Rodriguez said she took her job on a PetSmart shopping spree with the money she saved.

“We got him a nice pillow bed and nice type of food and treats and toys,” Rodriguez said. “We’re going to get him a Halloween costume. I want to be a pumpkin, so he’ll probably be a pumpkin as well.”

I’m spending my summer studying abroad in Barcelona, Spain, and what’s great about being in the city is the opportunity to travel easily throughout the rest of the country! For a little weekend excursion, my friends and I took a train to Seville, which is located on the southern coast of Spain.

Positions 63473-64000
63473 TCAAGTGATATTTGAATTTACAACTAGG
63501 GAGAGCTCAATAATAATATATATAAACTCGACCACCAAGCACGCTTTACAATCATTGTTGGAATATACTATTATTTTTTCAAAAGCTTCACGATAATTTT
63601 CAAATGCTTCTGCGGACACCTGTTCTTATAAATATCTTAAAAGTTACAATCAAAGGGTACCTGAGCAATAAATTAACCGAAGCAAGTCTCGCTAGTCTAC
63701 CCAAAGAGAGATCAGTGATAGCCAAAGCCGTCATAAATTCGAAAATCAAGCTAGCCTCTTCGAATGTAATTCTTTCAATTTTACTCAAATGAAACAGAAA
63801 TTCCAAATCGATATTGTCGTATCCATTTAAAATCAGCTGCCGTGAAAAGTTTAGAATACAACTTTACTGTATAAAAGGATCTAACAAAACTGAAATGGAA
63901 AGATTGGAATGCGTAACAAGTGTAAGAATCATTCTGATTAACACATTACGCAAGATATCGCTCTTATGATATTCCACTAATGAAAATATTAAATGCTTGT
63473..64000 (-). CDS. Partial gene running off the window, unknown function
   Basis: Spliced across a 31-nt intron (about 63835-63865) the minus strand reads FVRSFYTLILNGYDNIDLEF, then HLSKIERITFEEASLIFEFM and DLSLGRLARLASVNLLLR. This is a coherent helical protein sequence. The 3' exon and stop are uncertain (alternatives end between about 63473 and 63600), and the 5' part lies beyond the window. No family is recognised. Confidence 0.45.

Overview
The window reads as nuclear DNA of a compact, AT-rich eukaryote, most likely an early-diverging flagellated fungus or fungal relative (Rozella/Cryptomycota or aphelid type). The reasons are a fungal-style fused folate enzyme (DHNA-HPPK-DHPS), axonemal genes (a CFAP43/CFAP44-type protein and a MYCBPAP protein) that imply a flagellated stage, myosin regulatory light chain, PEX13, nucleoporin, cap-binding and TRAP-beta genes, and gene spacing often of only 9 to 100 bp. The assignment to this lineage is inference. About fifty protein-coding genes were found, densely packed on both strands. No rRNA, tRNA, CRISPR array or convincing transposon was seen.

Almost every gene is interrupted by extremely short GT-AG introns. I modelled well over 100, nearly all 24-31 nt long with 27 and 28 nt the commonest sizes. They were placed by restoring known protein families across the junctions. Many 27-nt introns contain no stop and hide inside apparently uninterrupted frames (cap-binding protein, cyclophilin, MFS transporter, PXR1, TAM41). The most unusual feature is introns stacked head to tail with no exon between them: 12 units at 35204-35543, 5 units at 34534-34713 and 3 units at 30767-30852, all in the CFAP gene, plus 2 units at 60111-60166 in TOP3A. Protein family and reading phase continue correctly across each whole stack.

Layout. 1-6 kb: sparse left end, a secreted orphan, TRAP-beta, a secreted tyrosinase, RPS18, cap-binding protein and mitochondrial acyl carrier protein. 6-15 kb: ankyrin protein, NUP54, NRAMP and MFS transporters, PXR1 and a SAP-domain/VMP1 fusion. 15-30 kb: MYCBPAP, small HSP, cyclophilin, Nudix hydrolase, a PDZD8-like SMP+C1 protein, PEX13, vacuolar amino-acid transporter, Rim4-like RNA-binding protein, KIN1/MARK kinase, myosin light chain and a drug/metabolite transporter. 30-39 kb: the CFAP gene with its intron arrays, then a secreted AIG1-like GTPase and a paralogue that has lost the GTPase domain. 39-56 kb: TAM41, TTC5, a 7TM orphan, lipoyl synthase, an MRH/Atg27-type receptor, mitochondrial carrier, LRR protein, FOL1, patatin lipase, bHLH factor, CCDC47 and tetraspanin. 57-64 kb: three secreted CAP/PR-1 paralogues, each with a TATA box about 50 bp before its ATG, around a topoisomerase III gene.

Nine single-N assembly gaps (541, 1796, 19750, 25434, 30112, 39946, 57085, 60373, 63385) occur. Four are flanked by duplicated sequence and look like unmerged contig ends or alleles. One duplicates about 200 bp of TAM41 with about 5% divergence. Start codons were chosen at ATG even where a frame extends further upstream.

My favorite part about this city from the beginning was the small-city feel; Barcelona is huge and provides more of a modern, busy environment while Seville was more traditional and a lot more relaxing. We stayed on the edge of the city and were a little concerned about getting to things, but as it turns out we were able to walk everywhere. My second favorite thing was the food. The food there was amazing, and we definitely treated ourselves. “Tapas,” small starter-like dishes, are very popular here so most of our meals were split and shared. One of my favorite places was called Coloniales; I highly recommend stopping in! Also the gelato, had to get gelato. We hit most of the tourist spots, and a map with the big monuments marked really helped plan the weekend once we arrived. The Cathedral of Seville is worth waiting in line for. It is huge, beautiful and has an amazing view of the entire city from the tower. Another must-see is the historic bull ring, Plaza de Toros, where you can take a short tour and see the arena where live bull fights are still fought today! The entire building is burgundy, yellow and white so the colors combined with the sky made for unreal pictures. The entire city is beautiful, and there are blue and white tiles everywhere!